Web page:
[Xenomai] Loose determinism when reading pcap and sending as raw ethernet packets

Umair Ali ali.umair at tut.fi
Thu Dec 10 14:20:47 CET 2015


Hi Gilles,

Thanks for understanding my problem.

>- for a program to run in primary mode only, pthread_setschedparam
should be called with a priority higher than 1 for the SCHED_FIFO
(or SCHED_RR) policy;

I have been doing the same already but i did not copy that part of code in the email.

>- when you call a function which returns a value, like send or
nanosleep, you should always check the return value for errors;
- if you want to send a message on average every 5us then
nanosleep(5us) is not what you should be using, you should be using
clock_nanosleep with an absolute date, or the easier but less
portable timerfd;

I have used the clock_nanosleep with absolute time, but i could not find the absolute date. With clock_nanosleep i have found the same problem as described in the last email.  I have looked the file timerfd.h. What i have understand is that by using timerfd i will create the dedicated timer with unique ID and then use the ID to get the time by using timerfd_gettime(). The time is added with amount of delay and passed to clock_nanosleep() function to achieve the required sleep time period. Am i doing it right with timerfd?

>  what you observe is the jitter, you can measure the timer
interrupt jitter with the "latency" test, but I bet that maybe the
latency may be higher than 5us;
- if you really really need to reduce the jitter, then using kernel
timers instead of sleeping in a user-space thread is recommended,

Yes, you are right that what i have observed is the jitter. I have gone through the links which you have provided me in the last email.  I am building my application using POSIX skin. In the links, they have used the rtdm_timer_start(). Now my question is that can i use the rtdm functions in the application compiling with posix skin, if yes then how. Do i have to change the skin for comilation in order to use the rtdm functions. Please refer me some guide for using the Xenomai Kernel  timers with posix skin in order to avoid the jitter. Last thing do i need to made a kernel module in order to use the kernel timers. I am confused. Please guide me.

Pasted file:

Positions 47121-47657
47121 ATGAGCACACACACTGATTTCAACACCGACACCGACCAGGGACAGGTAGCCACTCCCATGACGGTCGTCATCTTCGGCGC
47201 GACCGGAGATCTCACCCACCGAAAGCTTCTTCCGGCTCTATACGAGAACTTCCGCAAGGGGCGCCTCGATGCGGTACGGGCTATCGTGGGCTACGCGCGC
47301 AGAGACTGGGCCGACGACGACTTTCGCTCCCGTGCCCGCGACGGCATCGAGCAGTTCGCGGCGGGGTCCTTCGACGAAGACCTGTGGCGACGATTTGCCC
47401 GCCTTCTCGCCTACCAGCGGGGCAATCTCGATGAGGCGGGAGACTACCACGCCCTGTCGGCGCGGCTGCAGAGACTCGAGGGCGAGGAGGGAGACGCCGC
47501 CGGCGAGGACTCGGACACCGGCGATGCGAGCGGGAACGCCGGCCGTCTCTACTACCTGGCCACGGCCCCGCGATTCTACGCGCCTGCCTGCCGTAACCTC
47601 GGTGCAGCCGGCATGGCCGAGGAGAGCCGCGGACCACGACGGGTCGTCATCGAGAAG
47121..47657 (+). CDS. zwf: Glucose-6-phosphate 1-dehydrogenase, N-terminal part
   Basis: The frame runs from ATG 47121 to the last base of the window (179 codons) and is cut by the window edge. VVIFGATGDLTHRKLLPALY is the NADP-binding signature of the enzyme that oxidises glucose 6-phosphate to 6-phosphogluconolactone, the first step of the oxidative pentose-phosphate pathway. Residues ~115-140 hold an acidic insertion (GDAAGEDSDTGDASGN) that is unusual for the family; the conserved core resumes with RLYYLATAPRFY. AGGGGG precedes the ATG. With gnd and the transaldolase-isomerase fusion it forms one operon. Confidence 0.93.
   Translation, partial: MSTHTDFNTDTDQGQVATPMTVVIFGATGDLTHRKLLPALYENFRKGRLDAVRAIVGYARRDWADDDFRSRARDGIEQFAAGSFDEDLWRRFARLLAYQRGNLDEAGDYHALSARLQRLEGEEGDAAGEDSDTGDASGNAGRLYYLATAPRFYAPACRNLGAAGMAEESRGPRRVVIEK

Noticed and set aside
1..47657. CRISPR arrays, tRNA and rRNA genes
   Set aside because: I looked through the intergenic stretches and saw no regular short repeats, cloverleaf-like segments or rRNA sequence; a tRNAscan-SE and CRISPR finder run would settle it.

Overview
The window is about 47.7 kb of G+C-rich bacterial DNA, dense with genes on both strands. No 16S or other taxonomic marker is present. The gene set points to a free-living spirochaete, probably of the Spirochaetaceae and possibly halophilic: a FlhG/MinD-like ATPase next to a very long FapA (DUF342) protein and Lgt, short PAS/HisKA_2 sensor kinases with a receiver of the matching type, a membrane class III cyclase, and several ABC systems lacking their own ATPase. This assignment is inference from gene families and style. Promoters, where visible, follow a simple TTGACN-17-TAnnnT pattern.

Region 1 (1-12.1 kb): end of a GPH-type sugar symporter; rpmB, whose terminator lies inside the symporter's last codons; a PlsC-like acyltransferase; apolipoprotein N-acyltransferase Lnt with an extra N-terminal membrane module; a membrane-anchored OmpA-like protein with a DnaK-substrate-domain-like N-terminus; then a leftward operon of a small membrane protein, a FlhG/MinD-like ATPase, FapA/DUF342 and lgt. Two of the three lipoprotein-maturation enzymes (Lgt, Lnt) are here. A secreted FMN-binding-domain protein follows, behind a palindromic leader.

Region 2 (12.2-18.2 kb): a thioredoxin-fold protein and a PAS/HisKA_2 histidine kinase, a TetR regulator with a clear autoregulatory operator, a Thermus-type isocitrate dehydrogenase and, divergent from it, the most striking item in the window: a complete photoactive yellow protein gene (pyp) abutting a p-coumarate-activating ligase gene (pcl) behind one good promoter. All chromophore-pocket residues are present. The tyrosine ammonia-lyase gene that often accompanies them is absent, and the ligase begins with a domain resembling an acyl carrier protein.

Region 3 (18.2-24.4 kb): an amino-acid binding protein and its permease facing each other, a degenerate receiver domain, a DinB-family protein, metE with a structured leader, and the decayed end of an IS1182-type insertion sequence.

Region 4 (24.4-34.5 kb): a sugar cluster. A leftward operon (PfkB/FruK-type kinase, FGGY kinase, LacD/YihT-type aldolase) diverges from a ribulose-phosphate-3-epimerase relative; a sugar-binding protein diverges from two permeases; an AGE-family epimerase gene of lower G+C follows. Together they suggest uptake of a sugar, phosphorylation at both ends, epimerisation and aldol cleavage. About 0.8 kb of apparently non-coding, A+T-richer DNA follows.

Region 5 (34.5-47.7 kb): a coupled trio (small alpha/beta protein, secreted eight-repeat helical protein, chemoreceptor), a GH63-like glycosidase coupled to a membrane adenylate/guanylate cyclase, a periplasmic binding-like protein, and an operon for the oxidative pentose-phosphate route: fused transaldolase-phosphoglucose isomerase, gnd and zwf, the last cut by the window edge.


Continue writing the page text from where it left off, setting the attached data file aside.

Thanks & BR
Ali
________________________________________
From: Gilles Chanteperdrix [gilles.chanteperdrix at xenomai.org]
Sent: Tuesday, December 08, 2015 10:13 PM
To: Umair Ali
Cc: xenomai at xenomai.org
Subject: Re: [Xenomai] Loose determinism when reading pcap and sending as raw ethernet packets

On Tue, Dec 08, 2015 at 05:25:21PM +0000, Umair Ali wrote:
> Hi there,
>
> I am reading the pcap file using the following technique:
> "
> mlockall(MCL_CURRENT|MCL_FUTURE);
> fd = open (file.pcap, O_RDONLY);
> status = fstat (fd, & s);
> size = s.st_size;
>  /* Memory-map the file. */
>  mapped = mmap (0, size, PROT_READ, MAP_PRIVATE, fd, 0);"
>
>
> Then i have the pcap file in mapped variable in the form of chracters (hex numbers). I read packet by packet and send them as raw packet over the network with following code:
> "struct timespec ts;
> ts.tv_sec = 0;
> ts.tv_nsec = 5000;
> j=24;
>
>  while (j < size){
>          i = (unsigned char) mapped[j + 8];
>          sendto(sock, &mapped[j+16], i, 0,(struct sockaddr *)&peer, sizeof(peer));
>          nanosleep(&ts, NULL);
>           j = j+i+16;
> }
> "
>
> When i run the program and receive the packets on the receiver
> then i have observed that behaviour of sending raw packets is not
> constant. Sometimes nanosleep finish little late or quickly.

There are several problems with this program:
- for a program to run in primary mode only, pthread_setschedparam
should be called with a priority higher than 1 for the SCHED_FIFO
(or SCHED_RR) policy;
- when you call a function which returns a value, like send or
nanosleep, you should always check the return value for errors;
- if you want to send a message on average every 5us then
nanosleep(5us) is not what you should be using, you should be using
clock_nanosleep with an absolute date, or the easier but less
portable timerfd;
- what you observe is the jitter, you can measure the timer
interrupt jitter with the "latency" test, but I bet that maybe the
latency may be higher than 5us;
- if you really really need to reduce the jitter, then using kernel
timers instead of sleeping in a user-space thread is recommended,
see:
http://letsmakerobots.com/node/28812
http://letsmakerobots.com/node/32347

--
                                            Gilles.
https://click-hack.org



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